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Conversations on standard risk modeling in today’s markets often emphasize factor construction and the art of selecting factors best suited to describe an investor’s view on systematic market drivers. While relevant in the context of the investment process, these discussions tend to overlook a key, and arguably  critical, element of factor modeling and risk model construction. The benefit of choosing meaningful factors for risk modeling is only one part of the story and is largely diminished if these factors are not modeled in a proper fashion.

Take the global financial crisis for example. Here we saw the massive and systematic breakdown of risk models almost across the board in part because investors were relying on risk models that did not properly model the joint distribution across assets. In particular, many standard risk models in the industry have historically used Gaussian assumptions, otherwise known as the normal distribution, to model the dependence structure across assets. However, these methods are misleading in the real world because they show perfect diversification in extreme event scenarios (i.e. the tails of the distribution) when in reality, all diversification disappears.

Taking a step back, there are some key phenomena that are observable characteristics of financial markets:

  • Volatility clustering: volatility comes in clusters, with periods of high volatility persisting and similarly periods of low volatility persisting. This implies that realized volatility has an impact on future volatility.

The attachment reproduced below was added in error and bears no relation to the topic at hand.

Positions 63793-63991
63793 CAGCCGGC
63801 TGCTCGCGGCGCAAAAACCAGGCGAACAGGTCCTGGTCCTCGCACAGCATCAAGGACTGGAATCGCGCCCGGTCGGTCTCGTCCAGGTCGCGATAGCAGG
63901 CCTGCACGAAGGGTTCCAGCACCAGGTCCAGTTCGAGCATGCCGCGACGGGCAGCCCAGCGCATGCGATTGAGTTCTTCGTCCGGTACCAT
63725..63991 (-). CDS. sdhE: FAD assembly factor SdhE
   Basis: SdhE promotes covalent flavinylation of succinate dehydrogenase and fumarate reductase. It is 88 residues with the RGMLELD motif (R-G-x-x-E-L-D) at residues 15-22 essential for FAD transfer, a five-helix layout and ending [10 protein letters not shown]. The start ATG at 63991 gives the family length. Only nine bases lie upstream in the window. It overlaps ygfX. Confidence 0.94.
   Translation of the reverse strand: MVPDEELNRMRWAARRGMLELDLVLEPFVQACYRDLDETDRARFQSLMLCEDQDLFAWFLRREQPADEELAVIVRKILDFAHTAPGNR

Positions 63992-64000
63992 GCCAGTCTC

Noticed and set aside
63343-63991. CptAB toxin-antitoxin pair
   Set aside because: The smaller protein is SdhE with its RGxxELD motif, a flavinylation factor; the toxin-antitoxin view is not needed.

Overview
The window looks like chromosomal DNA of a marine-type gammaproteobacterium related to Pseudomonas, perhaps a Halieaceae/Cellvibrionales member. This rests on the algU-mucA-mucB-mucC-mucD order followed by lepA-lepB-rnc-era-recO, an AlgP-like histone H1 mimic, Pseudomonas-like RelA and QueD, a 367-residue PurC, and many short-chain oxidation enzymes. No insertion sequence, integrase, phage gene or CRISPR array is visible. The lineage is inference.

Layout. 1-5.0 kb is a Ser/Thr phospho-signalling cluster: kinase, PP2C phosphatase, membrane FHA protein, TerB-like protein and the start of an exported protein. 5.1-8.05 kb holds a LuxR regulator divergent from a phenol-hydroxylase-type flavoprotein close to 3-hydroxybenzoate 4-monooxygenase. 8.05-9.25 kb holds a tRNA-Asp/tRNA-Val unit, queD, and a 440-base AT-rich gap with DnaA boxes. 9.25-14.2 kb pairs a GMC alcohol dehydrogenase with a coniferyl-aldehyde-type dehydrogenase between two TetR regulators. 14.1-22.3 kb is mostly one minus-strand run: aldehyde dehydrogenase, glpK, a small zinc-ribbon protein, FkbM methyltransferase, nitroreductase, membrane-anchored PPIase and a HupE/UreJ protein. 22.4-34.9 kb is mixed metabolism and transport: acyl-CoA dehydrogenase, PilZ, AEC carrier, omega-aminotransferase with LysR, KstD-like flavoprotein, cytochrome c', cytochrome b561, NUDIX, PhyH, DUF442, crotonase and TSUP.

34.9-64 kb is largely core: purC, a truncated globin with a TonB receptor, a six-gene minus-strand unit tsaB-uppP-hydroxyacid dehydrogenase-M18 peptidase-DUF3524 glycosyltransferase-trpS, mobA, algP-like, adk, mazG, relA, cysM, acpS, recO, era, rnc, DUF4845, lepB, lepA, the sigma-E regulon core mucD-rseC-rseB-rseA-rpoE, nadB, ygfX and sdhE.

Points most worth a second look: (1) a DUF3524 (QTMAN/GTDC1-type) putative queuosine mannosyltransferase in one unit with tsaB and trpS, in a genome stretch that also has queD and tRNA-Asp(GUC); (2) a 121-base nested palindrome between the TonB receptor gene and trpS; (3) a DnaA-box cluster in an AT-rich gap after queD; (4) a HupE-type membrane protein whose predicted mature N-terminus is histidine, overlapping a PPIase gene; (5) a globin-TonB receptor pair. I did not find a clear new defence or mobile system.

• Asymmetry of returns: in return space, negative events tend to be much more pronounced, especially in equity markets, than upside events.
  • Extreme events: extreme events occur outside the realm of “normal” market behavior. This means normal assumptions will assign unrealistically low probabilities to extreme events, especially during times of market duress.

There are modeling techniques available to combat the pitfalls from all three phenomena described above. FactSet has incorporated these techniques into the Multi-Asset Class Risk Model framework through enhancements to our volatility modeling, marginal distribution modeling, and modeling for the dependence structure between risk factors. Not only do we expect these techniques to more accurately estimate risk during crisis periods, but they’ll also allow for better adjustments to volatility in calm markets and avoid overestimation of risk.

Learn more about how FactSet is incorporating these model enhancements in our upcoming webinar: Understanding Fat Tail Risks and Upsides in Your Portfolio

MAC Fat-Tailed Risk Model Webcast

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Vice President, Multi-Asset Class Risk Analytics Specialist
Alyx Flournoy has been with FactSet since 2011 and is based in New York City.

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